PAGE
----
Tuesday, December 10, 2019


As I’ve reported in the past, Grizzlor are not big on chit-chat.  They hole away, out of reach of most of humanity as much as they are able, write gigantic riffs, and then emerge every once in awhile to completely destroy people’s faces with their sonic negativity.  It’s a beautiful thing.  And honestly, when sharing a stage with them they become amicable, chill, and just pleased to have the opportunity to shred some eardrums.
So when it came time for the band to release their debut full length it was sort of a no-brainer to help them out.  They were extremely proficient at getting most of the pieces together with little delay- they write songs quick, they have the skill to record themselves well, and have people lined up to create artwork, which is always in line with their bizarre sci-fi/annihilation theme.
However, this record almost did not come to be.  The “Cycloptic” 7” had been out for a bit and was doing well.  The band went on a couple tours around the East Coast and Midwest, and I had the good fortune to book them, as well as play a few shows with them while all this was going on.  At the close of 2016 I had set up a two-day blowout right before New Years in Syracuse to get as many of the Hex Records-related bands in the same place to play some kick-ass shows.  It had been in the works for most of the year and went through a few iterations before things were settled.  Well, it turned out to not be as awesome of a thing as I had planned- hosting in an awesome venue that a lot of other people didn’t really care for, occurring right around the holidays which can be a hassle for many, and right in the snowiest city in America during a time of the year when it tends to snow a lot certainly caused some difficulties.
However, the Grizzlor guys were down to come out from Connecticut and play.  I checked in with them regularly to ensure things were all good and they were all on board.  And then the day they were supposed to play they just didn’t show up.  They had somehow not fully worked out work schedules and missed the show.  I think the overall frustration of having this thing I worked on for a long time have all these other problematic issues around it caused me to lose my cool as this was sort of the straw that broke the camel’s back.  I felt a bit slighted and said I no longer wanted to release the Grizzlor full length.  They were actually kind of understanding about it and right away I felt sort of bad.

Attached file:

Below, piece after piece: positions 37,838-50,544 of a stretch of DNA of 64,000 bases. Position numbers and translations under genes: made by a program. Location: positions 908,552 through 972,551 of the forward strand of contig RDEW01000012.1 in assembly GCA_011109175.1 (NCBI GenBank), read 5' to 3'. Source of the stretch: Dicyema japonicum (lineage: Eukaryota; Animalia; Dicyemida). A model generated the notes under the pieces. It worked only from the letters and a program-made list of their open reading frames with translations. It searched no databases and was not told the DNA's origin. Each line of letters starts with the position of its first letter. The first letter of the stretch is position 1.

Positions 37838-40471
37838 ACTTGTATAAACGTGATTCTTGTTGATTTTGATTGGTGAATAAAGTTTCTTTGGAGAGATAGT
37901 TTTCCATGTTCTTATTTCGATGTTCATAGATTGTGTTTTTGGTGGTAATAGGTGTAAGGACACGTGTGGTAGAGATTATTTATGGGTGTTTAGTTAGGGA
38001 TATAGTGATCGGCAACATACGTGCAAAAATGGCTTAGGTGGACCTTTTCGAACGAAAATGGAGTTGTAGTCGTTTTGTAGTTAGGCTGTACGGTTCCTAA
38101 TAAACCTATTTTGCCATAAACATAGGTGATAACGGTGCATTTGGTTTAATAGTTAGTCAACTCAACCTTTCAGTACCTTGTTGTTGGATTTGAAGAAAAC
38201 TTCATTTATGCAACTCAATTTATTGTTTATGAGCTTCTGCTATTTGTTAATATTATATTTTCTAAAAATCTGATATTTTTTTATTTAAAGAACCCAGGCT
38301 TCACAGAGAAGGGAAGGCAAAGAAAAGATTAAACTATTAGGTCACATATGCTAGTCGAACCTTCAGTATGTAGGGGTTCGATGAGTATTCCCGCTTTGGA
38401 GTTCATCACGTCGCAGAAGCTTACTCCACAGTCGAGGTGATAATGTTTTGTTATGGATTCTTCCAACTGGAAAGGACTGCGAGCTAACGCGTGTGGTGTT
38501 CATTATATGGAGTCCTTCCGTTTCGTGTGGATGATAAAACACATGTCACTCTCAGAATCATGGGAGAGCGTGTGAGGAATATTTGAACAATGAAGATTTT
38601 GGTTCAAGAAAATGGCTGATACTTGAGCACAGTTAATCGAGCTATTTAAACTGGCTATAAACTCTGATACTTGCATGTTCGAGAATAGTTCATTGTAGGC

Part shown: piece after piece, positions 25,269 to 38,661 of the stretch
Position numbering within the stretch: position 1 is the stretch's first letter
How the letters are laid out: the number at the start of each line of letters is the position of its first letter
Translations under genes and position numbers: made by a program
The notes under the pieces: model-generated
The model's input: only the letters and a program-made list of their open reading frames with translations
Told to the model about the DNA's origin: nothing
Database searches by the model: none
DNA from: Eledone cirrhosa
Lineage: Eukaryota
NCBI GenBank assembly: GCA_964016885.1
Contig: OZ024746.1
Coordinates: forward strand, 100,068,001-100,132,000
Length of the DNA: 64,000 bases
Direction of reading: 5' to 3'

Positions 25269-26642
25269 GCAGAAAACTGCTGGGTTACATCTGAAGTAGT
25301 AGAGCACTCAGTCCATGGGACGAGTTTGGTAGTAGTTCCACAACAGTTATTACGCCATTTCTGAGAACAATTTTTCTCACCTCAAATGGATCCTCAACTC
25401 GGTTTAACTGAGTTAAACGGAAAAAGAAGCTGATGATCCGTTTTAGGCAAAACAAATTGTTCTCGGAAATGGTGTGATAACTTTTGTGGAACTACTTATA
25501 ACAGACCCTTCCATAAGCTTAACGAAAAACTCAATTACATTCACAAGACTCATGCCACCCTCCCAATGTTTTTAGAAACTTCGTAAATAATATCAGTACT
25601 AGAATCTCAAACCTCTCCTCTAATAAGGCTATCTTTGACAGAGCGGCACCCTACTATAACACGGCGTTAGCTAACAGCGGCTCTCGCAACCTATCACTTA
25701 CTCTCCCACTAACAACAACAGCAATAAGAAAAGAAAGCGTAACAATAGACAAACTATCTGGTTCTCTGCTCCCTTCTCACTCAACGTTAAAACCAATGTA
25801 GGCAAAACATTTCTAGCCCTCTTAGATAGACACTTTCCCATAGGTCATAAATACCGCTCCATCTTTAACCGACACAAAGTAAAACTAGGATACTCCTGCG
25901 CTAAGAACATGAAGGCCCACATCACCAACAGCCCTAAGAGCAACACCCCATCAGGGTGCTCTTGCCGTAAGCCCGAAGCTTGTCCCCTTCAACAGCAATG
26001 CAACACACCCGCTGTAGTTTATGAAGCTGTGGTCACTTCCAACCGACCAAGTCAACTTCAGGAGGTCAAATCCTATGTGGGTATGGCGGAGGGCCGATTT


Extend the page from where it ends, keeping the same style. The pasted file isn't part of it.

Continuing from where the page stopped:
About a month passed and I re-evaluated my stance and reached out gain to see if they still wanted me to release the record and they were cool with it.  So fences mended, we got right down to business and within a couple months “Destructoid” came to fruition and this ridiculous beast of a record was unleashed upon the world.  My band, Dialysis, and them even played a few more shows together in various spots once both our records came out (which was right around the same time in 2017).
By the end of the year though, things got a little quiet with Grizzlor and I was a bit unsure of what was going on.  It turns out their drummer, John Mohr was having problems with his hands, which made it very difficult for him to continue playing drums.  Grizzlor existed in quiet for some time as guitarist/vocalist/recording engineer Vic Dowgiallo continued writing music and searching out a solid replacement.  Being a rather anti-social person and playing music that doesn’t appeal to a wide swath of humanity finding that right fit proved to be a considerable challenge.  Eventually, by early 2019 a replacement was found, new songs were recorded (check out the “Coolness Factor 6” 7” on Learning Curve Records right now), and the band has once again taken to playing live shows.